When you have passed a pint, the little machine beeps, alerting the technician to disengage you, but not before about three additional vials of blood are taken for testing. Even though you were honest in how you answered the ream of questions, no chances are taken when it comes to blood-borne diseases, and so the vials will be used to test for those.

Finally, you are bandaged and given post-donation instructions that include no rigorous exercise for the next 24 hours, and more than your usual intake of non-alcoholic, non-caffeinated beverages (read “water”). Then you are sent to the canteen for recovery and refreshments. Yesterday I donated “2RBC” or “double reds,” and responded accordingly at the canteen, downing two juices and eating two snacks.

One other thing used to bother me about donating blood: You don’t get to choose who it goes to. Yes, you can help save a life, and it might be a baby, or a cancer patient. It could also just as easily be a drunk driver who wrapped his car around a utility pole, or a gang-banger who got himself shot. Maybe your blood will go to that guy from the Jackass show. You just don’t know. Notice that it doesn’t stop me from donating just the same.


  1. I've given blood since I was 18 (minimum required age) and it stuns me how difficult it has now become to donate. Back then, you walked in, they asked you about a dozen questions, you got stuck, you got fed, you went home. Now you practically need a passport just to get in the door! I suspect this is why many people don't donate any more: the hoops you have to jump through just to get to the cot are often not worth the bother! Still, we should all take the time to bother, for some day it may be us who need that donation to save our own lives. Well done.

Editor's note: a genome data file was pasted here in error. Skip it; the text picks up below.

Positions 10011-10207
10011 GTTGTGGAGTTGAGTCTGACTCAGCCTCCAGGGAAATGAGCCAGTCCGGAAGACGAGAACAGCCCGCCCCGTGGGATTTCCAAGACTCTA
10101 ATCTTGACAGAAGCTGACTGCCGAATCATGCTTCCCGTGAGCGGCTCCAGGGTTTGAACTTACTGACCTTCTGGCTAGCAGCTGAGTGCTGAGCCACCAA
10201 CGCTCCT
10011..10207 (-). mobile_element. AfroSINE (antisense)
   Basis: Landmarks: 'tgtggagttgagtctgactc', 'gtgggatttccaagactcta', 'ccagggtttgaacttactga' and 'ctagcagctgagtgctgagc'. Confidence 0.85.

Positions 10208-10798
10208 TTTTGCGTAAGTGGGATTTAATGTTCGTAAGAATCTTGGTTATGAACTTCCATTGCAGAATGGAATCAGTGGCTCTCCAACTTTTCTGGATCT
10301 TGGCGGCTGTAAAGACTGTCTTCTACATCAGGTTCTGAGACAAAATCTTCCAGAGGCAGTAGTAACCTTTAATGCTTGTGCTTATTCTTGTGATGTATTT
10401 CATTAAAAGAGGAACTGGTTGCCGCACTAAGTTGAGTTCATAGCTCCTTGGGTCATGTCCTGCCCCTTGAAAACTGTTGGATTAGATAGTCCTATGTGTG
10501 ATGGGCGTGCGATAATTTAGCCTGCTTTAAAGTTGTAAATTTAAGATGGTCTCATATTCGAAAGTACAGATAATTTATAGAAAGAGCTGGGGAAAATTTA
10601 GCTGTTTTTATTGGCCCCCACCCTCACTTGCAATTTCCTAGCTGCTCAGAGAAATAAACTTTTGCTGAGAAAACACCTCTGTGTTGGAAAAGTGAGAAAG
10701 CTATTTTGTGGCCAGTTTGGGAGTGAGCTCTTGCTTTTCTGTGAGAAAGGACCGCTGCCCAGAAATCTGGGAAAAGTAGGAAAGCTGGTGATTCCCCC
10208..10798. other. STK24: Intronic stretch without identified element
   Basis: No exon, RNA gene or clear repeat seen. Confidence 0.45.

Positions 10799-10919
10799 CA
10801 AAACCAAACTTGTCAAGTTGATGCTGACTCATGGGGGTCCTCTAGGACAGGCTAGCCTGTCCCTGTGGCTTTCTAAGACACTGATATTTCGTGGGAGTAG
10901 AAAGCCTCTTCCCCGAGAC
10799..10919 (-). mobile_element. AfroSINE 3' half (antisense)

2. Well done Eric. I've tried numerous times over the years to donate and I was always sent home with the same response....I'm anemic. I've not tried for more than 10 years, so perhaps I could give blood now. While I'm not scared of needles, in fact I usually watch them take my blood at the doctors office, weirdly fascinated as my bodily fluids fill that syringe. I do have a problem with getting myself all worked up into a nervous fit, and could see myself doing a half-gainer right onto the floor as soon as I am upright. Could make for an interesting experience.

  3. I've never gone to give blood because I have a mild needle phobia. However, I've had blood taken, several times, when I was going through my barrage of surgeries, and of course the IV is a rather impressive needle in its own right (didn't have fabulous experiences with the IV; I now wear my watch on my right hand instead of my left as a persistent holdover from post-surgery soreness from the IV one time). Probably I could survive donating blood, now that I've done all that surgery stuff, but man, would they have to give me a big-ass cookie at the end of it. Preferably two. With lots of chocolate chips.

    I agree re: who the blood goes to. On the other hand, perhaps if the drunk driver or gang-banger reforms as a result of their incident and starts to lead a good life, maybe it was worth it. Or perhaps they might not.